Okay, after watching The Darkest Hour on DVD I hafta agree with the folks at metacritic. com (16/100) and rottentomatoes.com (12% approval rating). On the surface this alleged sci-fi thriller about five young and improbably telegenic Americans trapped in Moscow and fighting off alien invaders is – to put it charitably – less than thrilling.
And yet …. and yet … when I flipped over to the DVD extras the commentary track by American director Chris Gorak was, for my money, more engaging and informative than anything I saw onscreen.
According to Chris, the original story was set in the States and switched to Moscow when Timur Bekmambetov came on board as producer. If the name isn’t familiar, he’s the Russian auteur behind Night Watch and Day Watch, two of the strangest sci-fi thrillers in recent memory. (Okay, I plead guilty. I own a copy of Day Watch on DVD.)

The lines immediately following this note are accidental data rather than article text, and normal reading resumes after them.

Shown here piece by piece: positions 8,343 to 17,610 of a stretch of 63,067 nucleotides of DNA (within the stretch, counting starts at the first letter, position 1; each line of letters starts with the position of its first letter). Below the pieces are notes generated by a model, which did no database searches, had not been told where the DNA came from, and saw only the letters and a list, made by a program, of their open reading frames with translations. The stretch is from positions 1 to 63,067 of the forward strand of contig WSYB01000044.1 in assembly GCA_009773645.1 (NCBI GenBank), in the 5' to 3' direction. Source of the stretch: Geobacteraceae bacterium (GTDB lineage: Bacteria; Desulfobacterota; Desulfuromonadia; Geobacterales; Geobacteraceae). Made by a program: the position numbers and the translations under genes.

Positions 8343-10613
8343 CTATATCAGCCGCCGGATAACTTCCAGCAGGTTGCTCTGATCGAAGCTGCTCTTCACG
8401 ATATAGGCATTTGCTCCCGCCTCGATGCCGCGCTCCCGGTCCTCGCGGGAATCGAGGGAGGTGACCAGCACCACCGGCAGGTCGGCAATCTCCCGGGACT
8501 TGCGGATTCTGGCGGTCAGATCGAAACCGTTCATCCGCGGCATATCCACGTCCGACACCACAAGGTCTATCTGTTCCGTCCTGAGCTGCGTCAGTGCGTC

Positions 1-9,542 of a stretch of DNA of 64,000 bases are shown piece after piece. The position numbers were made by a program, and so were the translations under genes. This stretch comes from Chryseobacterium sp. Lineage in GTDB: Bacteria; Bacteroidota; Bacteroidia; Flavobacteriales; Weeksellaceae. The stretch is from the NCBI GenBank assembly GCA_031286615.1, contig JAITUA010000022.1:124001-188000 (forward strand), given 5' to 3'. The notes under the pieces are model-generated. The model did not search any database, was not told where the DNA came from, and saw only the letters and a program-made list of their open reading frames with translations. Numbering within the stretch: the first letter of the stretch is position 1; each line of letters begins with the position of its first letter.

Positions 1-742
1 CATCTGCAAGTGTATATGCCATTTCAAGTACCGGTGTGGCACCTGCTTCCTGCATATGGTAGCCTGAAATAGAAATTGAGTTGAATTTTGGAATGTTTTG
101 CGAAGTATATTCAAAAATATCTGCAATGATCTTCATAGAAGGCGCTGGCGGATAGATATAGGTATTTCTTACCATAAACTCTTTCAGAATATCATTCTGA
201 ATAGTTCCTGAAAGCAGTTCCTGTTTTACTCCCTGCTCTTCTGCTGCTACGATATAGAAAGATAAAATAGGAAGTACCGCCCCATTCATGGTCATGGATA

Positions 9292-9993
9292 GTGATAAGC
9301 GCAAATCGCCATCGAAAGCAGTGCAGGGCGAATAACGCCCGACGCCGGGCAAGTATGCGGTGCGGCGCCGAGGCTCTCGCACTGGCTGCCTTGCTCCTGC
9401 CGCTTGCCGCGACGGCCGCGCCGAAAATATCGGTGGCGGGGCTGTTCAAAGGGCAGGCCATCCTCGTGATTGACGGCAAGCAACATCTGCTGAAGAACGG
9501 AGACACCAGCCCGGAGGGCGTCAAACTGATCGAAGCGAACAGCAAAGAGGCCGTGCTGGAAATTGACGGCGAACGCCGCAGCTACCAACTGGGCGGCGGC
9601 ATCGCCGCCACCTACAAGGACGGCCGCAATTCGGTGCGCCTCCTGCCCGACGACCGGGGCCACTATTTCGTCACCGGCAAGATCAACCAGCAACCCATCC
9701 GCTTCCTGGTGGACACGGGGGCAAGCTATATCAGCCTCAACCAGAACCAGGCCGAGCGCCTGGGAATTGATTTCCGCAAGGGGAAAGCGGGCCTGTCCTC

In the opening scene of The Darkest Hour two brash young Internet entrepreneurs (Emile Hirsch, Max Minghella) are flying to Moscow. The director tells us the action was shot on an actual plane at an actual airport with temperatures hovering around 100 degrees Fahrenheit.
” … where, normally, you might shoot a scene like this on a set in an air-conditioned studio, we were in a sweltering hangar and the plane was up at a certain height and the lighting and grip department were challenged to light the scene.”
That’s right. It was so hot …. Well, you supply the punchline because making a movie in Moscow during the hottest summer in a century was evidently no laughing matter.